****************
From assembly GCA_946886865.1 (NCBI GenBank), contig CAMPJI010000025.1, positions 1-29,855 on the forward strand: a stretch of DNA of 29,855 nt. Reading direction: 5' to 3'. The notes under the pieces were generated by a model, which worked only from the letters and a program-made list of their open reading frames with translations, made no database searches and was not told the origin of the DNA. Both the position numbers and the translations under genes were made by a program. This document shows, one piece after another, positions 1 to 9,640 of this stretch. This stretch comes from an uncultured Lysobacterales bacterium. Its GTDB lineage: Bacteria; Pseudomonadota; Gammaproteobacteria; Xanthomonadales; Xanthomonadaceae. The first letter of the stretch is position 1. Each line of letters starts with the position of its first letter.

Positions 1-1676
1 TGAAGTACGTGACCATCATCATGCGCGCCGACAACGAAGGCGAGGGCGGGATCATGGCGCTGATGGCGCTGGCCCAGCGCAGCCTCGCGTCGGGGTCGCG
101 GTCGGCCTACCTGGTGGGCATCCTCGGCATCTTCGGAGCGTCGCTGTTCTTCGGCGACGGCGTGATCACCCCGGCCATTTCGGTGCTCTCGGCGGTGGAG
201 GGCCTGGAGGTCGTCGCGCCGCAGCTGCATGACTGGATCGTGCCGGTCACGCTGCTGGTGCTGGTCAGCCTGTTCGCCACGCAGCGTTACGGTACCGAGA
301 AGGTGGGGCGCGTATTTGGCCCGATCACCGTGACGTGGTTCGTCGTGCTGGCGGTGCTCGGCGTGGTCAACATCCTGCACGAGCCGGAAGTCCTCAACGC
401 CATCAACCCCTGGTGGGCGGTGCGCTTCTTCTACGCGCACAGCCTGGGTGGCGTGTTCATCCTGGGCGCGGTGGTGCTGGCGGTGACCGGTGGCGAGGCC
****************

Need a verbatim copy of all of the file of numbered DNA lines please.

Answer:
From assembly GCA_946886865.1 (NCBI GenBank), contig CAMPJI010000025.1, positions 1-29,855 on the forward strand: a stretch of DNA of 29,855 nt. Reading direction: 5' to 3'. The notes under the pieces were generated by a model, which worked only from the letters and a program-made list of their open reading frames with translations, made no database searches and was not told the origin of the DNA. Both the position numbers and the translations under genes were made by a program. This document shows, one piece after another, positions 1 to 9,640 of this stretch. This stretch comes from an uncultured Lysobacterales bacterium. Its GTDB lineage: Bacteria; Pseudomonadota; Gammaproteobacteria; Xanthomonadales; Xanthomonadaceae. The first letter of the stretch is position 1. Each line of letters starts with the position of its first letter.

Positions 1-1676
1 TGAAGTACGTGACCATCATCATGCGCGCCGACAACGAAGGCGAGGGCGGGATCATGGCGCTGATGGCGCTGGCCCAGCGCAGCCTCGCGTCGGGGTCGCG
101 GTCGGCCTACCTGGTGGGCATCCTCGGCATCTTCGGAGCGTCGCTGTTCTTCGGCGACGGCGTGATCACCCCGGCCATTTCGGTGCTCTCGGCGGTGGAG
201 GGCCTGGAGGTCGTCGCGCCGCAGCTGCATGACTGGATCGTGCCGGTCACGCTGCTGGTGCTGGTCAGCCTGTTCGCCACGCAGCGTTACGGTACCGAGA
301 AGGTGGGGCGCGTATTTGGCCCGATCACCGTGACGTGGTTCGTCGTGCTGGCGGTGCTCGGCGTGGTCAACATCCTGCACGAGCCGGAAGTCCTCAACGC
401 CATCAACCCCTGGTGGGCGGTGCGCTTCTTCTACGCGCACAGCCTGGGTGGCGTGTTCATCCTGGGCGCGGTGGTGCTGGCGGTGACCGGTGGCGAGGCC